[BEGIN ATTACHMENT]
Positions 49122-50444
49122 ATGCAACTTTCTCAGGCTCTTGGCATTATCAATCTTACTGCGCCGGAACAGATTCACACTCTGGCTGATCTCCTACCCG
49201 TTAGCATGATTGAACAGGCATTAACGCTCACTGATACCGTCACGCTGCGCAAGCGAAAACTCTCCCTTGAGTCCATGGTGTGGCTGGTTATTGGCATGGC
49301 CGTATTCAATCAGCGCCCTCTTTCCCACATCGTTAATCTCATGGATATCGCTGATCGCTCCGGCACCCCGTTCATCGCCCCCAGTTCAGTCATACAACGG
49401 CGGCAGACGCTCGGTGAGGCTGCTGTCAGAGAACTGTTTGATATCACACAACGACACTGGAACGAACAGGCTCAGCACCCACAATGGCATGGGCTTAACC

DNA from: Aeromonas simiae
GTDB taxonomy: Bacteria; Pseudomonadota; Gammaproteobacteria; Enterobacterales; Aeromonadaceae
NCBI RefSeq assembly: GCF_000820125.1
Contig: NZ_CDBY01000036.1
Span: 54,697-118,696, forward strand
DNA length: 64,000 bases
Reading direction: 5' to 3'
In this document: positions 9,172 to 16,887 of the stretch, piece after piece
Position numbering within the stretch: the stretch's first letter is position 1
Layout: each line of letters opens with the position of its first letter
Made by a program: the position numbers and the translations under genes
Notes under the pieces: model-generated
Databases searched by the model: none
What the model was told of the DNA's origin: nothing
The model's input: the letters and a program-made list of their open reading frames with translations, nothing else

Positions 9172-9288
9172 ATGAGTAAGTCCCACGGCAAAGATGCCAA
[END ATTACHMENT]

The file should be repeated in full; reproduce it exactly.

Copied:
Positions 49122-50444
49122 ATGCAACTTTCTCAGGCTCTTGGCATTATCAATCTTACTGCGCCGGAACAGATTCACACTCTGGCTGATCTCCTACCCG
49201 TTAGCATGATTGAACAGGCATTAACGCTCACTGATACCGTCACGCTGCGCAAGCGAAAACTCTCCCTTGAGTCCATGGTGTGGCTGGTTATTGGCATGGC
49301 CGTATTCAATCAGCGCCCTCTTTCCCACATCGTTAATCTCATGGATATCGCTGATCGCTCCGGCACCCCGTTCATCGCCCCCAGTTCAGTCATACAACGG
49401 CGGCAGACGCTCGGTGAGGCTGCTGTCAGAGAACTGTTTGATATCACACAACGACACTGGAACGAACAGGCTCAGCACCCACAATGGCATGGGCTTAACC

DNA from: Aeromonas simiae
GTDB taxonomy: Bacteria; Pseudomonadota; Gammaproteobacteria; Enterobacterales; Aeromonadaceae
NCBI RefSeq assembly: GCF_000820125.1
Contig: NZ_CDBY01000036.1
Span: 54,697-118,696, forward strand
DNA length: 64,000 bases
Reading direction: 5' to 3'
In this document: positions 9,172 to 16,887 of the stretch, piece after piece
Position numbering within the stretch: the stretch's first letter is position 1
Layout: each line of letters opens with the position of its first letter
Made by a program: the position numbers and the translations under genes
Notes under the pieces: model-generated
Databases searched by the model: none
What the model was told of the DNA's origin: nothing
The model's input: the letters and a program-made list of their open reading frames with translations, nothing else

Positions 9172-9288
9172 ATGAGTAAGTCCCACGGCAAAGATGCCAA